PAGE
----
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Systematic Reviews in Education and Psychology: An Introductory Guide

This guide will cover the basics of conducting a systematic review in the social sciences, focused especially on education and psychology disciplines.

Welcome to Systematic Reviews!

Please note: this guide reuses and builds upon content from a prior library guide on systematic reviews in health care by Penn State librarians Christina Wissinger and Kathleen Phillips. Here, we have adapted their material to assist Education faculty and students.

A systematic review is a comprehensive analysis of all known evidence on a given subject. In the words of Siddaway, Wood, and Hedges (2019), systematic reviews are "methodical, comprehensive, transparent, and replicable." Sometimes conducted for publication in scholarly venues, they are much more rigorous than the literature searches that students usually do when writing course papers. In Education and Psychology, systematic reviews typically include:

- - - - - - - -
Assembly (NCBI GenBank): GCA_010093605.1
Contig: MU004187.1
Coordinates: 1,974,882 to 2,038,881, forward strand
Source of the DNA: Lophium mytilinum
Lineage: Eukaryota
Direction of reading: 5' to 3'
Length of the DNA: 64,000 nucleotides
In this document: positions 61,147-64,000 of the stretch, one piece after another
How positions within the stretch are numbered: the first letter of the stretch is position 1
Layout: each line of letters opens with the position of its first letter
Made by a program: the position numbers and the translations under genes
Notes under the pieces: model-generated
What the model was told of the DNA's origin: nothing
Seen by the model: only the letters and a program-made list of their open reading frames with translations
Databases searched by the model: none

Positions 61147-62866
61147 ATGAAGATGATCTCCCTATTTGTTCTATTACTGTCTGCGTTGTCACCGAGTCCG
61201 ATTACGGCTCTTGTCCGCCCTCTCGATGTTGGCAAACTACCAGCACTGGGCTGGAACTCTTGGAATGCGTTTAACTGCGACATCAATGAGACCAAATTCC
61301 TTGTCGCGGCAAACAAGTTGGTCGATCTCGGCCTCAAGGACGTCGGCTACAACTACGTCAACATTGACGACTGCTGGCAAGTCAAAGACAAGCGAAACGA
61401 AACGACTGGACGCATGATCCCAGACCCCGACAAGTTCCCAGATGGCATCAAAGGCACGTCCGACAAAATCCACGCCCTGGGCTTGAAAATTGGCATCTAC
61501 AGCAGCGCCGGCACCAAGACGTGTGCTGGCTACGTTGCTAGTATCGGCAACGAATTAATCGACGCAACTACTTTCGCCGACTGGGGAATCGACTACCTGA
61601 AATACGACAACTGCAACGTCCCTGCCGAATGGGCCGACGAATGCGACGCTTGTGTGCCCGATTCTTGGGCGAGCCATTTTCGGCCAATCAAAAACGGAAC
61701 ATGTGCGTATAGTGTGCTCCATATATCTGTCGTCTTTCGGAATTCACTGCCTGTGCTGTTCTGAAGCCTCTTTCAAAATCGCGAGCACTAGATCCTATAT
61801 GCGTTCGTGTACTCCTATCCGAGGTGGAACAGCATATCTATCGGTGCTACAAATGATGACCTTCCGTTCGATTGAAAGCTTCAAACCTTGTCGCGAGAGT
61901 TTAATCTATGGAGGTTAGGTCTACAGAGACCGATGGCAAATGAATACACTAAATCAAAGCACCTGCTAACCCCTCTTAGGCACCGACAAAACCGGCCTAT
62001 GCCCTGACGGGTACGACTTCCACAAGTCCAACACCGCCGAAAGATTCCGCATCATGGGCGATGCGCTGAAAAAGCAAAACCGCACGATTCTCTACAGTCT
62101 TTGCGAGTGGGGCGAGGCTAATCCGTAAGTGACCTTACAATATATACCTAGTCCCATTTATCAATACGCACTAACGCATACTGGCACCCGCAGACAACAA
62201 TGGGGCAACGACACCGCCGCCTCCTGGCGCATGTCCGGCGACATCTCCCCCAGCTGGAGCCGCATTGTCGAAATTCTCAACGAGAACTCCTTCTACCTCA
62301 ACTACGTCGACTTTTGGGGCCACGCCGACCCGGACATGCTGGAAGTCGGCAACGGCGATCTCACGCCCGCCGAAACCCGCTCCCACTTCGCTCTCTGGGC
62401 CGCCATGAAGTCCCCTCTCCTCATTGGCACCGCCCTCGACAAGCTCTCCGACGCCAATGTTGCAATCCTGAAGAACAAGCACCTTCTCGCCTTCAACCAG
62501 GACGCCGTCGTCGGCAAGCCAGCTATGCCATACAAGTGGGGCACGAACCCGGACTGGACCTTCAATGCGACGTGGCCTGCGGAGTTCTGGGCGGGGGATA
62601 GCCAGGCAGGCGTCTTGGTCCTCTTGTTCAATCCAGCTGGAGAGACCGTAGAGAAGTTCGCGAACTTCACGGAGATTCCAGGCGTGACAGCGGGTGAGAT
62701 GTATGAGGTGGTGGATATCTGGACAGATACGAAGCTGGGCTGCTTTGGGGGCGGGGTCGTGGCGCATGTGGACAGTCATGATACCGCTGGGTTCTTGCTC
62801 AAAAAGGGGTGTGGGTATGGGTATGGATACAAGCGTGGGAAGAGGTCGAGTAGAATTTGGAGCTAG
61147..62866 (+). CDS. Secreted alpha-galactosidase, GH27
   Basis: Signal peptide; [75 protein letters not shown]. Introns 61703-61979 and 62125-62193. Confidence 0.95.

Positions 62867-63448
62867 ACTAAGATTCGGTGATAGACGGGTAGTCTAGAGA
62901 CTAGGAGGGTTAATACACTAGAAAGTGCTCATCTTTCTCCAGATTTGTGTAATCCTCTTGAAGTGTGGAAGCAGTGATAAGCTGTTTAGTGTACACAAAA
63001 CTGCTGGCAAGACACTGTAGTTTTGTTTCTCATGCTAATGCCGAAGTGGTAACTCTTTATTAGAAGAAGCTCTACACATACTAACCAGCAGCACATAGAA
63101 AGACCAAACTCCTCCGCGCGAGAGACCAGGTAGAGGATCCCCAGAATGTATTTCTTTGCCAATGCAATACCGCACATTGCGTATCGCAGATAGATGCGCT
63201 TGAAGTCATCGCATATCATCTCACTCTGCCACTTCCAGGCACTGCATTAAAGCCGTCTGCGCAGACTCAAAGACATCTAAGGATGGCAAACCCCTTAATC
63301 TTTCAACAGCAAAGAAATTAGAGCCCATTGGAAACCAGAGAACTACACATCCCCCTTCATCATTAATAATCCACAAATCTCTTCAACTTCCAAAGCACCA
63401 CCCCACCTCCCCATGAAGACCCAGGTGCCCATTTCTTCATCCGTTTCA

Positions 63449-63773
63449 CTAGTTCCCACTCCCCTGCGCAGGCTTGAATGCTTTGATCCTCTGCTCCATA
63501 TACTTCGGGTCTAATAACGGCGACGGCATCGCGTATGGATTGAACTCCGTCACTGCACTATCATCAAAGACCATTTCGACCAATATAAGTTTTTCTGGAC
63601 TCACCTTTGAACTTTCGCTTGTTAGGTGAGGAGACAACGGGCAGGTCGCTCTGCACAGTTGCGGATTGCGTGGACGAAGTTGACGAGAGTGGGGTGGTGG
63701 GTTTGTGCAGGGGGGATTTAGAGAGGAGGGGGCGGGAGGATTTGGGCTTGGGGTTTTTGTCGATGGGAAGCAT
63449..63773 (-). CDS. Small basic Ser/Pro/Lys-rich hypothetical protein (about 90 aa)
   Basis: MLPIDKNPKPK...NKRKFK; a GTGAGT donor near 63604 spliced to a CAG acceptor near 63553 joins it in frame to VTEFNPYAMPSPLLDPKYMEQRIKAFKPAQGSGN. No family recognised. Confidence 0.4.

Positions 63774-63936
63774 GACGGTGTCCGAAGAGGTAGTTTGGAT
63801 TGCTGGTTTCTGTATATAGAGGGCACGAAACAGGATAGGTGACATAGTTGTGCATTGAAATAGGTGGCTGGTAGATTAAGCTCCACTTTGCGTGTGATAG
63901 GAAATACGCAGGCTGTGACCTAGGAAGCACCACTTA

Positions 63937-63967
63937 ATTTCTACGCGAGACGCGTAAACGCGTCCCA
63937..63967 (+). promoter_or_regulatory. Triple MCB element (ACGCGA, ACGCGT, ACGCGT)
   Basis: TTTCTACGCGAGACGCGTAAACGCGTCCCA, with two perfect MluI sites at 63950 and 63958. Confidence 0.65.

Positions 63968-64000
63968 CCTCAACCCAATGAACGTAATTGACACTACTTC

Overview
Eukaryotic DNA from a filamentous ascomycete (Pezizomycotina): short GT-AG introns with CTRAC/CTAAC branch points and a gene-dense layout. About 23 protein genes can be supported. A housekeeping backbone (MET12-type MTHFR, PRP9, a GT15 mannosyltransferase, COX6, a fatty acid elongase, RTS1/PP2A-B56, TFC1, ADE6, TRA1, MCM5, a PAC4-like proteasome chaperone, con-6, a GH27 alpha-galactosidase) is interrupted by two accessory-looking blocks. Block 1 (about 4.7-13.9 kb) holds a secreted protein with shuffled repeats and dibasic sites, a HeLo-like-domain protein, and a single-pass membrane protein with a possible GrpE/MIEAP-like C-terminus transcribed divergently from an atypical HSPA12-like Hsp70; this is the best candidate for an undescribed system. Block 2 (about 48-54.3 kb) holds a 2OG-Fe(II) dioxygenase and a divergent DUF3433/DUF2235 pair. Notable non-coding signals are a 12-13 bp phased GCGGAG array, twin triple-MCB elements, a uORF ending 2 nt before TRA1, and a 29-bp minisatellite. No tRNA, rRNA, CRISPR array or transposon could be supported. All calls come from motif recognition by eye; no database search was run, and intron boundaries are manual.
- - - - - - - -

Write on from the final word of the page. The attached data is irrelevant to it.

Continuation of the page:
• A clearly defined research question. The research question is often developed after performing preliminary searches on the subject, ensuring that it is viable and that no other systematic reviews exist on the topic.
  • Evidence of a rigorous search process. Systematic searching demands a carefully planned search strategy, described in the methodology section of the review.. This often includes the databases used; the keywords and thesaurus terms searched; and any limits placed on the search. 
  • Inclusion and exclusion criteria. Not all evidence found through a search will be relevant to the research question. Clearly defined criteria must be used to decide which studies should be included in analysis.
  • Critical appraisal of all included studies.

To Learn More About Systematic Reviews in Education and Psychology

Kogut, A., Foster, M., Ramirez, D., & Xiao, D. (2019). Critical Appraisal of Mathematics Education Systematic Review Search Methods: Implications for Social Sciences Librarians. College & Research Libraries, 80(7), 973–995.